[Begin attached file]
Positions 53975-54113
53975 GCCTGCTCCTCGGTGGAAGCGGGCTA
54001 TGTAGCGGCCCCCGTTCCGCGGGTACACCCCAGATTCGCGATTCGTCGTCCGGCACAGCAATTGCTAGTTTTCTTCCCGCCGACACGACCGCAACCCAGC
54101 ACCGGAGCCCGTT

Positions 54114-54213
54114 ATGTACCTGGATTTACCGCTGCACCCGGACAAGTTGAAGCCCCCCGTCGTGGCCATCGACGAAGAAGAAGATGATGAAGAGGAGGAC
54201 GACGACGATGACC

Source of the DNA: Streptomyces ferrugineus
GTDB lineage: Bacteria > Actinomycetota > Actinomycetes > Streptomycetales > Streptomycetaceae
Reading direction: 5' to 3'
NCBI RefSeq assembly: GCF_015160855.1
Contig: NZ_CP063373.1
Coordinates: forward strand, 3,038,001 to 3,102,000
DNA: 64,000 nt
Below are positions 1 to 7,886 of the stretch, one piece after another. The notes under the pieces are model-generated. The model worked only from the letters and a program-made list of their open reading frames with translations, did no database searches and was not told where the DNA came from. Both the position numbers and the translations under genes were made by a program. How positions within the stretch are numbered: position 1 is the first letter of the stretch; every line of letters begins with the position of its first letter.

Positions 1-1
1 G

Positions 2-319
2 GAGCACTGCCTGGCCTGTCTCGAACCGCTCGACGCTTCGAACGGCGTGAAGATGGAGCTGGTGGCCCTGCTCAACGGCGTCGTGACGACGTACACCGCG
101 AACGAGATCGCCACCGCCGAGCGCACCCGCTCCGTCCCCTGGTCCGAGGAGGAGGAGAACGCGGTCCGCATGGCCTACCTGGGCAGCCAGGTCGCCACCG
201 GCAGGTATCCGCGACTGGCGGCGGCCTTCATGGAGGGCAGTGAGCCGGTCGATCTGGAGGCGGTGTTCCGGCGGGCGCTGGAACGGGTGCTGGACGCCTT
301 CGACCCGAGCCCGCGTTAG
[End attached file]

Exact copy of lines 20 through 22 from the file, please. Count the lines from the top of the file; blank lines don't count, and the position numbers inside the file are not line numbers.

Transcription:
101 AACGAGATCGCCACCGCCGAGCGCACCCGCTCCGTCCCCTGGTCCGAGGAGGAGGAGAACGCGGTCCGCATGGCCTACCTGGGCAGCCAGGTCGCCACCG
201 GCAGGTATCCGCGACTGGCGGCGGCCTTCATGGAGGGCAGTGAGCCGGTCGATCTGGAGGCGGTGTTCCGGCGGGCGCTGGAACGGGTGCTGGACGCCTT
301 CGACCCGAGCCCGCGTTAG